"In the latter part of the autumn of 1878, between half-past three and four in the morning, I was leisurely walking home from the house of a sick friend. A middle-aged woman, apparently a nurse, was slowly following, going in the same directio... Read more of In Tavistock Place {93} at Scary Stories.caInformational Site Network Informational
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The Victory


From: Lord Of The World

"You must give me a moment," said the old man, leaning back.

Percy resettled himself in his chair and waited, chin on hand.

It was a very silent room in which the three men sat, furnished with the
extreme common sense of the period. It had neither window nor door; for
it was now sixty years since the world, recognising that space is not
confined to the surface of the globe, had begun to burrow in earnest.
Old Mr. Templeton's house stood some forty feet below the level of the
Thames embankment, in what was considered a somewhat commodious
position, for he had only a hundred yards to walk before he reached the
station of the Second Central Motor-circle, and a quarter of a mile to
the volor-station at Blackfriars. He was over ninety years old, however,
and seldom left his house now. The room itself was lined throughout with
the delicate green jade-enamel prescribed by the Board of Health, and
was suffused with the artificial sunlight discovered by the great Reuter
forty years before; it had the colour-tone of a spring wood, and was
warmed and ventilated through the classical frieze grating to the exact
temperature of 18 degrees Centigrade. Mr. Templeton was a plain man,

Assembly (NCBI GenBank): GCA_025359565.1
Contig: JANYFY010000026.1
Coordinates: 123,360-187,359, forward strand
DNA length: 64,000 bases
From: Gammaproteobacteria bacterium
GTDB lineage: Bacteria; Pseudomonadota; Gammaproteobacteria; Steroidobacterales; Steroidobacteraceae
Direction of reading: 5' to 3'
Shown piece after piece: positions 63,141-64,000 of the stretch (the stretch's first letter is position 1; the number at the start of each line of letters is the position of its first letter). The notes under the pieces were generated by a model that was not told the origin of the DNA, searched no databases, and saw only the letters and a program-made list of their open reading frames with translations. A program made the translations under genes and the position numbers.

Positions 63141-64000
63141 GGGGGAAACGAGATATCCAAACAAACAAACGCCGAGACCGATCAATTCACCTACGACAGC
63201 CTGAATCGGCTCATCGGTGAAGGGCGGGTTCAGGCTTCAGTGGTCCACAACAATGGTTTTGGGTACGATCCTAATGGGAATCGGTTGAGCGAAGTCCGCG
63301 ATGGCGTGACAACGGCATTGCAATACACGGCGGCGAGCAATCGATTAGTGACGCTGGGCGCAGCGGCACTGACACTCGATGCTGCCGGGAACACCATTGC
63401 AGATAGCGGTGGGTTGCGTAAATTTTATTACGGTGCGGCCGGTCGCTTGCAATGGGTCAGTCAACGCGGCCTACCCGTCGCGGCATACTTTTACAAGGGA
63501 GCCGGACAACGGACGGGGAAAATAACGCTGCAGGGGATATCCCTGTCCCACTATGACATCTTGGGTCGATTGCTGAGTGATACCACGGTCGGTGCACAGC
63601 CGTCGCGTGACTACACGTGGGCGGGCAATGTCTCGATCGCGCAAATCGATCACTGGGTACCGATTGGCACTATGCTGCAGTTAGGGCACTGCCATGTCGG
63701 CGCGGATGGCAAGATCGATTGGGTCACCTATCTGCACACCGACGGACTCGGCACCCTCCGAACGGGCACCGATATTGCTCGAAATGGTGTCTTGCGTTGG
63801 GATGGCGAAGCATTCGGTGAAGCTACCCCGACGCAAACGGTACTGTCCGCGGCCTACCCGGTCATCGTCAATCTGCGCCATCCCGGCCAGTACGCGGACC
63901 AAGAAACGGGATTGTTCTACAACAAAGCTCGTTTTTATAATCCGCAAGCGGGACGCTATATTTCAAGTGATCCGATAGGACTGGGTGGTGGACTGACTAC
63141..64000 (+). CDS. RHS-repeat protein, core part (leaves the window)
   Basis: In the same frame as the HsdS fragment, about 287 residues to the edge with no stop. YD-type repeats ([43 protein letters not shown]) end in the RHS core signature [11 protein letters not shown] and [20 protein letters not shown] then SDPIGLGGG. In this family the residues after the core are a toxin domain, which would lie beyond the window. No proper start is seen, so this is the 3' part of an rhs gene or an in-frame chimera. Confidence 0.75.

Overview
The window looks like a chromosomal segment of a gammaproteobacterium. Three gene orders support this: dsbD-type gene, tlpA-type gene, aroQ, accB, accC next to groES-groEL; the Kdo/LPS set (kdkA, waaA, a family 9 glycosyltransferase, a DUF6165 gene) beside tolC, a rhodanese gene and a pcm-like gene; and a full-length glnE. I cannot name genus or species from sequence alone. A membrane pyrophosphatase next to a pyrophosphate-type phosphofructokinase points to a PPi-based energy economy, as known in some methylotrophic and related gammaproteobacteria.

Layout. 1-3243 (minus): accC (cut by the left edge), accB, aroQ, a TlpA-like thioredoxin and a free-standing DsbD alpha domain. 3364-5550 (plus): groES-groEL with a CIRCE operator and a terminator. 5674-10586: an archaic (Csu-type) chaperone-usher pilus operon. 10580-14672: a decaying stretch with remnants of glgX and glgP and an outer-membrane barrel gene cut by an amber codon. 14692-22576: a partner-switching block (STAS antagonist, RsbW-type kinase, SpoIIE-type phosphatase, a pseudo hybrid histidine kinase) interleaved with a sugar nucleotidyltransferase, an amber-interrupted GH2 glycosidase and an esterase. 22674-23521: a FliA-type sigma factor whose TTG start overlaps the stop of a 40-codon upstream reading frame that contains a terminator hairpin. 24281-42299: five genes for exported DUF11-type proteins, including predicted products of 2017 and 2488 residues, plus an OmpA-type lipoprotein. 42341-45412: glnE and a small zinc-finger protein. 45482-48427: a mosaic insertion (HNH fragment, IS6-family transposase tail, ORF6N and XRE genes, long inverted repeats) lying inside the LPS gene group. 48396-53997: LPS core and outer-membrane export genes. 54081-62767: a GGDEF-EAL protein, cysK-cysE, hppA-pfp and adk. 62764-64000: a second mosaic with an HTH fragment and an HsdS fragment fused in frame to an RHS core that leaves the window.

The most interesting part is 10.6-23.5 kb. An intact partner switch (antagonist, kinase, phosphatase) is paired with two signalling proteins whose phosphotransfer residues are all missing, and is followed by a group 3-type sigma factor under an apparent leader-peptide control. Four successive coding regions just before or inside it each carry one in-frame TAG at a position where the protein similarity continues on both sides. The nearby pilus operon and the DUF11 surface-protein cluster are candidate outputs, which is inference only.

content to live as his father had lived before him. The furniture, too,
was a little old-fashioned in make and design, constructed however
according to the prevailing system of soft asbestos enamel welded over
iron, indestructible, pleasant to the touch, and resembling mahogany. A
couple of book-cases well filled ran on either side of the bronze
pedestal electric fire before which sat the three men; and in the
further corners stood the hydraulic lifts that gave entrance, the one to
the bedroom, the other to the corridor fifty feet up which opened on to
the Embankment.

Father Percy Franklin, the elder of the two priests, was rather a
remarkable-looking man, not more than thirty-five years old, but with
hair that was white throughout; his grey eyes, under black eyebrows,
were peculiarly bright and almost passionate; but his prominent nose and
chin and the extreme decisiveness of his mouth reassured the observer as
to his will. Strangers usually looked twice at him.

Father Francis, however, sitting in his upright chair on the other side
of the hearth, brought down the average; for, though his brown eyes were
pleasant and pathetic, there was no strength in his face; there was even
a tendency to feminine melancholy in the corners of his mouth and the
marked droop of his eyelids.

Mr. Templeton was just a very old man, with a strong face in folds,
clean-shaven like the rest of the world, and was now lying back on his